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Brown v. Lakhani Hospitality
United States District Court, Seventh Circuit
November 19, 2013
THELMA BROWN, Plaintiff,
LAKHANI HOSPITALITY d/b/a HOLIDAY INN-SKOKIE, Defendant.
MILTON I. SHADUR, Senior District Judge.
With pro se plaintiff Thelma Brown ("Brown") participating telephonically and interposing no objection to the motion filed by new counsel for defendant Lakhani Hospitality ("Lakhani") to amend its previously filed Answer, this Court granted counsel's motion to do so. When Brown then began to express concern as to other aspects of Lakhani's responsive pleading, this Court reflected its own concerns by advising that it anticipated issuing one of its too-frequently-filed sua sponte opinions dealing with the other aspect of Lakhani's responsive pleading-its affirmative defenses ("ADs").
In that respect all too many lawyers fail to comply with the fundamental requirements imposed on ADs by Fed.R.Civ.P. ("Rule") 8(c) and the caselaw interpreting and applying that Rule-and see also this Court's App'x ¶5 to its opinion in State Farm Mut. Auto. Ins. Co. v. Riley , 199 F.R.D. 276, 279 (N.D. Ill. 2001). Here are the problematic aspects of the scattershot laundry list of ADs that Lakhani has chosen to offer up:
1. A.D. ¶7 is the equivalent of a Rule 12(b)(6) motion, challenging Brown's Complaint as assertedly failing to state a claim for relief. But the underlying concept of an A.D. calls for treatment of a plaintiff's allegations as gospel, while at the same time asserting some predicate for nonrecovery by the plaintiff or perhaps, as in the case of contributory negligence, recovery by the plaintiff of less than has been claimed. In this instance Complaint ¶¶9 and 12(a), supplemented by Brown's Charge of Discrimination attached as an exhibit to her Complaint, call for rejection of that AD, and it is stricken.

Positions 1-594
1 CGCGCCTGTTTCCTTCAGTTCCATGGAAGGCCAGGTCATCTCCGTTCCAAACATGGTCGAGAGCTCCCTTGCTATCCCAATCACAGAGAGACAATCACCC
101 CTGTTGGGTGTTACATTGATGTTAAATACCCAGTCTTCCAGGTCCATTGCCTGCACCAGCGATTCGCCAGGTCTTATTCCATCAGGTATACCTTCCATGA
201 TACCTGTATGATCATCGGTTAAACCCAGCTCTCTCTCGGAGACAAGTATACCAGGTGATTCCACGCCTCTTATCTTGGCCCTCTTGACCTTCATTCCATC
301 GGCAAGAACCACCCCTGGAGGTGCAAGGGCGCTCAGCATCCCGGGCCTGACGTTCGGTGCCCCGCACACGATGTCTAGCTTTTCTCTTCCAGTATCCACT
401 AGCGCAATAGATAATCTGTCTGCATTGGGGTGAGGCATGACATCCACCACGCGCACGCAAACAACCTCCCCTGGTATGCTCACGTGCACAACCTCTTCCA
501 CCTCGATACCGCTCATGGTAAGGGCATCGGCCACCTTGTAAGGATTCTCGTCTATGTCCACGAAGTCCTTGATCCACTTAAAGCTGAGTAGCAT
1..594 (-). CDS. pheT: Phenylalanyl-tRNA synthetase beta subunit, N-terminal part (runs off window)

2. A.D. ¶8 asserts a failure on Brown's part "to exercise diligence to mitigate her alleged damages." That may or may not be true, and it may or may not have been revealed during the course of Brown's deposition, but it must be fleshed out rather than leaving it to Brown and to this Court to guess as to the basis for its assertion. Accordingly that A.D. will also be stricken unless Lakhani amends it on or before December 3, 2013 in a manner that complies with the concept of notice pleading that federal practice requires of defendants as well as plaintiffs.
3. A.D. ¶¶9, 12, 13 and 14 begin with the telltale phrase "to the extent, " a sure tipoff that a purported A.D. is either speculative or, if not, fails to comply with that same principle of notice pleading. Those ADs will also be stricken unless appropriately fleshed out in the amendment referred to in the preceding paragraph.
4. A.D. ¶10 also leaves the reader to guess what allegations are flawed in the respect stated there. In that regard Lakhani's counsel must recognize that allegations that "fall outside of plaintiff's 90-[day]-filing window" may still be retained as evidentiary support for proof of a discriminatory mindset on the part of Lakhani's personnel, even though those allegations are not themselves actionable because of limitations problems.
5. A.D. ¶11, like some of the earlier ADs, suffers from a lack of particularization needed to satisfy the notion of notice pleading.
6. A.D. ¶15 is a poster child exhibiting the type of impermissible conclusory assertions that provide no information at all as to the basis for their advancement.
In sum, the ADs are stricken in their totality. Lakhani is granted leave to file a curative amendment to its Amended Answer, setting out whatever ADs conform to the basic ground rules, ...
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